Again, in terms of this criticism, I think you need to be fair to those involved. The Iranians clearly stage-managed many events for the cameras. They were fully aware that they would need propaganda to counter any accusations of mistreatment once they released the hostages.
While under the care and feeding of President “One lump or two?” Ahmadinejad, the hostages ate the food they were given, took opportunities they had to talk with each other and cheer each other up and complied with their “hosts'” instructions to apologize for their alleged trespassing into Iranian waters and to thank their “hosts” for the civil treatment.
Unfortunately, they may have been a bit too robust in their actions, resulting in propaganda opportunities for their captors.
As soon as they had returned to U.K. soil, the hostages stated that they had been subjected to psychological torture, held in isolation and generally mistreated. They did what they did while in captivity because they feared what the Iranians would do if they failed to comply.
And then, on cue, the Iranians released more video of the hostages in an effort to show how well the sailors and marines had been treated. And this is where some of the critical comments regarding their behavior may be relevant. There doesn’t appear to have been a leadership structure within the hostage group working to maintain a proper response to the captors' actions.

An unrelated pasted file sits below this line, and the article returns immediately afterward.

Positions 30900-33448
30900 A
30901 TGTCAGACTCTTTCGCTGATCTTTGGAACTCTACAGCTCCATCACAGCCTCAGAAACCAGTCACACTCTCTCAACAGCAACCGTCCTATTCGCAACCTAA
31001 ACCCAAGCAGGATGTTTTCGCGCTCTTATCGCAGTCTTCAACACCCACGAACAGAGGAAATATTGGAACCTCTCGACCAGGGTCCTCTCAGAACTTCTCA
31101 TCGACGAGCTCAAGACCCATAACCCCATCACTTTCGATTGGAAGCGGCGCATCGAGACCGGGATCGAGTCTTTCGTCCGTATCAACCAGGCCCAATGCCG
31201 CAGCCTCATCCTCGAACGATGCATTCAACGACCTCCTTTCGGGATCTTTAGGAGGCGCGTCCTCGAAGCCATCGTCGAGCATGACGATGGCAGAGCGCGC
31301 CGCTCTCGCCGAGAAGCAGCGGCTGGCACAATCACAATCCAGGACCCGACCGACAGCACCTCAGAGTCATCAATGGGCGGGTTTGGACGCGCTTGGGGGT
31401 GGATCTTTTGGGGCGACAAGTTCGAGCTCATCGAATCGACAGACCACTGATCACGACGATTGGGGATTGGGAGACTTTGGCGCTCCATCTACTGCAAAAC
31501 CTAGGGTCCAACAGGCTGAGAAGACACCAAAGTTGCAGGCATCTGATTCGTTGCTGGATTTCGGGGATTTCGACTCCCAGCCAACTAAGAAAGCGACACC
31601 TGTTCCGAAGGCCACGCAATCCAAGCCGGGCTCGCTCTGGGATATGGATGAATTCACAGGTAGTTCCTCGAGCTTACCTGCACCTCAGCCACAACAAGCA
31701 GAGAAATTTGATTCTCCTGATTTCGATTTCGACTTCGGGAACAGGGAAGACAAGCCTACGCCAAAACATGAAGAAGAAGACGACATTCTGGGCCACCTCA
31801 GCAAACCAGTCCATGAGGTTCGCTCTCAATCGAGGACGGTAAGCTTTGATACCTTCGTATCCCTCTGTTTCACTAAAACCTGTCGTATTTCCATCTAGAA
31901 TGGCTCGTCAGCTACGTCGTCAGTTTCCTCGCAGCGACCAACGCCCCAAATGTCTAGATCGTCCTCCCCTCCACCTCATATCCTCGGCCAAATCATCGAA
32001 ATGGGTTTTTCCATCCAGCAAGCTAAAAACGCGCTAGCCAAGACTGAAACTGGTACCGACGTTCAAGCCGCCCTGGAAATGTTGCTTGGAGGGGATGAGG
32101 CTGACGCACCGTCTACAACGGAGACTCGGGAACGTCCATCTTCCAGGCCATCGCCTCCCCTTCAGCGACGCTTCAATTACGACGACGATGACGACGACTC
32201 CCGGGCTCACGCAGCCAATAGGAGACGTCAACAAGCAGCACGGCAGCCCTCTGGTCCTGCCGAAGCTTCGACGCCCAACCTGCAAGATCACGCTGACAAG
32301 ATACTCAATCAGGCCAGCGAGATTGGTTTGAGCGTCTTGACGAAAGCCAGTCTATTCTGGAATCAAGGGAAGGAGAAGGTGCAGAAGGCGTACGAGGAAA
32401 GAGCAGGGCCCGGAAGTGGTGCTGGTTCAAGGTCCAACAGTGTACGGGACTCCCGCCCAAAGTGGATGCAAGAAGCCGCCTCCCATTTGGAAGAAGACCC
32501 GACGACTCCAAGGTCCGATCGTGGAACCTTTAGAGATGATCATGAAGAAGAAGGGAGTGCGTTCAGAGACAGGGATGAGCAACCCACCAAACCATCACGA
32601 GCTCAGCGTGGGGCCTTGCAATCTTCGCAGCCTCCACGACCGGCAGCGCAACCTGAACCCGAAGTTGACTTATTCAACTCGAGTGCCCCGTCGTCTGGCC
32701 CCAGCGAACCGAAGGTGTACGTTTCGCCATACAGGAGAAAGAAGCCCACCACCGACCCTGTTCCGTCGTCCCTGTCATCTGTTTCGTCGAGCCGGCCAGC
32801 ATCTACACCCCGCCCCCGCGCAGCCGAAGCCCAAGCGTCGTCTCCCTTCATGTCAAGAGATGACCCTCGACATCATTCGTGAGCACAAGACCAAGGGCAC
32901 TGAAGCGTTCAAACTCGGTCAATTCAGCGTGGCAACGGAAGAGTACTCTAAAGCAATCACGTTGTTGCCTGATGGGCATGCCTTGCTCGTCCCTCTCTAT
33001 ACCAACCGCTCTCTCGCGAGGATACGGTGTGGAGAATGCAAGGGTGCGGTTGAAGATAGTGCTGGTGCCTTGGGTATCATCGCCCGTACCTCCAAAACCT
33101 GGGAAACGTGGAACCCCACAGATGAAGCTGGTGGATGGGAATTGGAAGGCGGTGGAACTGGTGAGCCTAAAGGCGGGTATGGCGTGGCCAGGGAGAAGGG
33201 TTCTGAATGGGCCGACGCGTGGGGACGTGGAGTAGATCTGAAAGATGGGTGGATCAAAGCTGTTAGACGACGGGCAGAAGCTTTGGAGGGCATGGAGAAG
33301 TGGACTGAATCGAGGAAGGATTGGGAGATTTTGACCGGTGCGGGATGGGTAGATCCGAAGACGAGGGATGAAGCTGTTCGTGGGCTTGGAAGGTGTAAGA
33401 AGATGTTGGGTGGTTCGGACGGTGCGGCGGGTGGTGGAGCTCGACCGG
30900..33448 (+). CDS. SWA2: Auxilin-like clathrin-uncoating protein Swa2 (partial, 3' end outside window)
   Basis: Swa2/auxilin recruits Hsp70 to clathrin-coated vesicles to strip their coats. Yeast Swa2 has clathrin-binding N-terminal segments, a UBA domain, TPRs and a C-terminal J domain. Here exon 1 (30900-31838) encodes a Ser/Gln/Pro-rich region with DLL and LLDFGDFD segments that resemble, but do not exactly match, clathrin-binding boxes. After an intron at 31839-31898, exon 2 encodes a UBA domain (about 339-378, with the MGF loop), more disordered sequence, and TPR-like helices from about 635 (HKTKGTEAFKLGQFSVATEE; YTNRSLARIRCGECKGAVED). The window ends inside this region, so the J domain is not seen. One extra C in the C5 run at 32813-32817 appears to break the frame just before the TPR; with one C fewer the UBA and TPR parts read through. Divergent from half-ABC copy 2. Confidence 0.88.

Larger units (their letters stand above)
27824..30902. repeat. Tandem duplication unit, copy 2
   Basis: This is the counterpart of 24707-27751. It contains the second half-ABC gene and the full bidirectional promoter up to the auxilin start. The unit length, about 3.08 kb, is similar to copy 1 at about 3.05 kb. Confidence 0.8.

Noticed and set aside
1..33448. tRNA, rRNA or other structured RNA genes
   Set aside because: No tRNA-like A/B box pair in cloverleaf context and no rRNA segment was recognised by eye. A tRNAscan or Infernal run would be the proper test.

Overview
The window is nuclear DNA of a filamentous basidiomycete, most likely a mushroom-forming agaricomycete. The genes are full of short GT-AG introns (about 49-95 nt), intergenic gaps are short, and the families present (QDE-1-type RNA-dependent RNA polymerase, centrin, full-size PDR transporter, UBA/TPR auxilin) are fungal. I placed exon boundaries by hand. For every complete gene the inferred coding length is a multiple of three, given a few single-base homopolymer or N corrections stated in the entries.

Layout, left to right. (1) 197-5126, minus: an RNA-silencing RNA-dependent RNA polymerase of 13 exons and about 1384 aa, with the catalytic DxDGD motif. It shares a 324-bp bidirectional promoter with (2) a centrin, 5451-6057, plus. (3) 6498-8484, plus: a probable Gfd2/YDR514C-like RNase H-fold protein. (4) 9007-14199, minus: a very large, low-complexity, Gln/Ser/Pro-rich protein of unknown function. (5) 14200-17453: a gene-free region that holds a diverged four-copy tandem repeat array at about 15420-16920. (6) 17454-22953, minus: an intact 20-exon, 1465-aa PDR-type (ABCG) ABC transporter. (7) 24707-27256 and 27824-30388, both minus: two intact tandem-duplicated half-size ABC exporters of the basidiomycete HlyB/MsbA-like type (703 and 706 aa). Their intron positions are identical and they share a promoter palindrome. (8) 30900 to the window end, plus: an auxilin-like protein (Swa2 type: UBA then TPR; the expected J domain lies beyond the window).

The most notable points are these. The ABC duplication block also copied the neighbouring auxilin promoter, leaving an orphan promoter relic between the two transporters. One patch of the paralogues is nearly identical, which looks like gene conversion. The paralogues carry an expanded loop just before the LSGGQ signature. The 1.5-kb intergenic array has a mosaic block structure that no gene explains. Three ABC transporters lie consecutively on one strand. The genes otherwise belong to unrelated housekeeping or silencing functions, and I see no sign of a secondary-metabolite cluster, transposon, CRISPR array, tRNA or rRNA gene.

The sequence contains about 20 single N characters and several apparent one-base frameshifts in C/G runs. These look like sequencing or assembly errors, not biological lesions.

Now typically, in escape and evasion training, you aren’t told how to react when your captors throw you in a game room with nothing but a ping pong table and cold cuts. The sailors and marines decided the proper course of action was to have a round robin tournament and a snack.
The officer in charge perhaps could have advised the team to eat what they’re given, maintain a somber disposition and avoid parlor games when possible. The idea theoretically is to avoid giving your captors any opportunities to use you for propaganda purposes.
You could argue that the group could have maintained a bare minimum level of cooperation with the captors, which wouldn’t have involved the apparent joviality seen in the newly released footage.
So, let’s review our criticism checklist:
Item 1: The HMS Cornwall’s policies and procedures for protecting its ship-boarding teams during routine anti-smuggling operations: Criticism is fair, since they appear to have left the 15 sailors and marines without a sufficient level of coverage while operating close to Ahmadinejad’s territorial waters.